In a vain attempt to test more than specific knowledge, ECAPE included in the lists objectives relating to opinions and attitudes in addition to those assessing skills or knowledge. It certainly seems that one extra objective has been added in each field to pay lip service to the importance of understanding or appreciation. For example, as an adjunct to the three goals of science listed above, the fourth and remaining goal is "have attitudes about and appreciation for scientists, science, and the consequences of science that stem from adequate understanding." Having had four years of higher education as a physicist, the junior author finds little meaning in that statement. It reads, as do the "tacked-on" attitude questions in most of the other fields assessed, as though the "Party Line" required an attitude question.

Operationalizing the Goals

The specific instruments themselves seem to test a child's ability to memorize tidbits of information rather than any ability to process information or solve problems.

A bright urban nine-year-old, for example, may be unable to answer, "From what animal does pork come?" having never seen a pig nor eaten its meat. The nine-year-old who can "name five causes of the Civil War" may remember the list put up by his history teacher on the blackboard, without having the slightest understanding of the web of factors which lead men to solve their conflicts violently. A thirteen-year-old who "correctly" answers that "only Congress can declare war according to the U.S. Constitution" either possesses a fine sense of semantics or is unaware that 35 thousand Americans have died in Vietnam.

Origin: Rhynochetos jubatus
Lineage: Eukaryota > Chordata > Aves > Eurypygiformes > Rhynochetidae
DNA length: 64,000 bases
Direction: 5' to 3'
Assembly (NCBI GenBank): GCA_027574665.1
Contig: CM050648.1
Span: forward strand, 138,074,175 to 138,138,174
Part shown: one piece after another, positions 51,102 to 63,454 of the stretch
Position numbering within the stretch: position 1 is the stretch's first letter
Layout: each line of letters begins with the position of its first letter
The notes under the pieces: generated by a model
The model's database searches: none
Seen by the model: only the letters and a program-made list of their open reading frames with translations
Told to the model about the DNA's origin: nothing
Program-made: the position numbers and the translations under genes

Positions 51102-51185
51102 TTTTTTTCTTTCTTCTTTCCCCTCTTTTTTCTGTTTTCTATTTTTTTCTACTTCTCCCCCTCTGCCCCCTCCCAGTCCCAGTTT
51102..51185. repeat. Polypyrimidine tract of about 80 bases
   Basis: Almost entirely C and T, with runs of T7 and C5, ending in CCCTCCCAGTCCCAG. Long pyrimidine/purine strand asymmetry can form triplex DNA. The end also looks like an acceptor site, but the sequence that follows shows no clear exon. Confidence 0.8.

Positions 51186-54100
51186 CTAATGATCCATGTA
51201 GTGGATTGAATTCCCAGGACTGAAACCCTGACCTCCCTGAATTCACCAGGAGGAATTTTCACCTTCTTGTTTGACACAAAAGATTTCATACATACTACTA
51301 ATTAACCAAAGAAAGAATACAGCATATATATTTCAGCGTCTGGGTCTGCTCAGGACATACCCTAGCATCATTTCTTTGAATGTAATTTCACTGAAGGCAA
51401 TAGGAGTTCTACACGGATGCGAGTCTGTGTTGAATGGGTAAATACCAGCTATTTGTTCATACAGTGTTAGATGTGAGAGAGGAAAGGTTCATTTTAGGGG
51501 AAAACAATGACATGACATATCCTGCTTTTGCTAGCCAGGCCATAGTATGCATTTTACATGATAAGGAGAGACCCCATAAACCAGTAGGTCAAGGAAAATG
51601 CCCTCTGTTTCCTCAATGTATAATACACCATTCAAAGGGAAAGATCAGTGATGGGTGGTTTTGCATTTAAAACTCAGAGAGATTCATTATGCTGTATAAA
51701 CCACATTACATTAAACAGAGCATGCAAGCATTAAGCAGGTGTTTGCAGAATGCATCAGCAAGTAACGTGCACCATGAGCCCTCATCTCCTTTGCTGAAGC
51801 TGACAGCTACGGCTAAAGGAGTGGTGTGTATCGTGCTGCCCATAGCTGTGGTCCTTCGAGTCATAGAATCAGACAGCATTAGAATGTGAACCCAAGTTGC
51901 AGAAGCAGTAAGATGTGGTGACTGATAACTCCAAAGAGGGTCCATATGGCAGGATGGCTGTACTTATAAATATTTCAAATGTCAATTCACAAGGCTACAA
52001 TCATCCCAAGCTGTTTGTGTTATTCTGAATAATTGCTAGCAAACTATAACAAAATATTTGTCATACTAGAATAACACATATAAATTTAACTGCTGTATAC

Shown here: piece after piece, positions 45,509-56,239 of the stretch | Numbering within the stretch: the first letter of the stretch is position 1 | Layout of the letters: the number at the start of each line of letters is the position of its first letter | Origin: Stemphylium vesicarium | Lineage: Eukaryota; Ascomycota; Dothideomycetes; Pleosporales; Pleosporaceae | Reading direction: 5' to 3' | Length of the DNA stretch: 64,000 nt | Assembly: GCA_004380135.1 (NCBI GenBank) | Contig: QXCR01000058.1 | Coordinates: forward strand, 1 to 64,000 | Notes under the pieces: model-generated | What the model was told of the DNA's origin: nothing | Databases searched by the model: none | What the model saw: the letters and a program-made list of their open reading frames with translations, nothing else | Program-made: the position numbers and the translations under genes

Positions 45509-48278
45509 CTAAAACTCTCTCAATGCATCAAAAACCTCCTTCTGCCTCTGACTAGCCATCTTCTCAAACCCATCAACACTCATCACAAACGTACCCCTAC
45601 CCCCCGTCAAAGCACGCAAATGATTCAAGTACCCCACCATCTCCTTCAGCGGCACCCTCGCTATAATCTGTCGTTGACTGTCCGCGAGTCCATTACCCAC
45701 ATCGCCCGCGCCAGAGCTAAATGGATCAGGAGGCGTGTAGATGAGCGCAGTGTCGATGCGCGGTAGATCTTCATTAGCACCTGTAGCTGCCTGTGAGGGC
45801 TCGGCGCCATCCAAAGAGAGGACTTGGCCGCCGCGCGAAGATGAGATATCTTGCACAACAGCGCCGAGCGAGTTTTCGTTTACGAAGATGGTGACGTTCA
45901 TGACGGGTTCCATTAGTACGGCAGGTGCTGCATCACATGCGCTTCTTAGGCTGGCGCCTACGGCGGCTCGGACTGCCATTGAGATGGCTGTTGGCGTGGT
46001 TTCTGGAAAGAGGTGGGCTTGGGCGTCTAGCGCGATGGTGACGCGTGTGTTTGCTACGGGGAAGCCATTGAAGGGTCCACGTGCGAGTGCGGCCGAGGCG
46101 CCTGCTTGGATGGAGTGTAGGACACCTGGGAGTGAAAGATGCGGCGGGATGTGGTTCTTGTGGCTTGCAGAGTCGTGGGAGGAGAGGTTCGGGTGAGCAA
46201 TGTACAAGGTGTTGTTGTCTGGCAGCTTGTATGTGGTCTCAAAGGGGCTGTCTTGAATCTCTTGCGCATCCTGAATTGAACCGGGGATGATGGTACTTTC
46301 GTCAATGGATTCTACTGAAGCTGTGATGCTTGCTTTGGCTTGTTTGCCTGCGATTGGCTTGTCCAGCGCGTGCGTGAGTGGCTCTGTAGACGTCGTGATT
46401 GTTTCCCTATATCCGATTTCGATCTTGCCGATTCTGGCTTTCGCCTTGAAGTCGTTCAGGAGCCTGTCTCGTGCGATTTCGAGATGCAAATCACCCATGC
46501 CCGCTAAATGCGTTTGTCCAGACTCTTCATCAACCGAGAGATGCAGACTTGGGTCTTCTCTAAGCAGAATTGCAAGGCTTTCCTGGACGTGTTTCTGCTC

Another set of questions attempts to measure the normative behavior of American youngsters. The correct answers on "how to elect a team captain" or "how to treat a substitute teacher" are probably those in conformity with the norms of American society.21 Without challenging these norms directly, we may ask whether the use of the results will be to enforce conformity for its own sake.

An Overview

One gets the overall impression that cape, in its attention to details of statistical validity, simplicity of administration, and use of a quasi-scientific approach, has lost sight of its major aims. It may seem amazing that such a large undertaking could go so far astray, but this becomes understandable when viewed in the perspective of its growth. Overreacting to early opposition, cape has evolved to a point of considerable ambivalence with respect to its original purpose of improving educational decision-making at the local, state, and federal level. It is quite clear that National Assessment will provide little information on the policy issues of the day—the effects of segregation, the effects of decentralization, the effects of resource or curriculum shifts. Nevertheless, considerable lip service is paid to the notion that assessment will improve policy.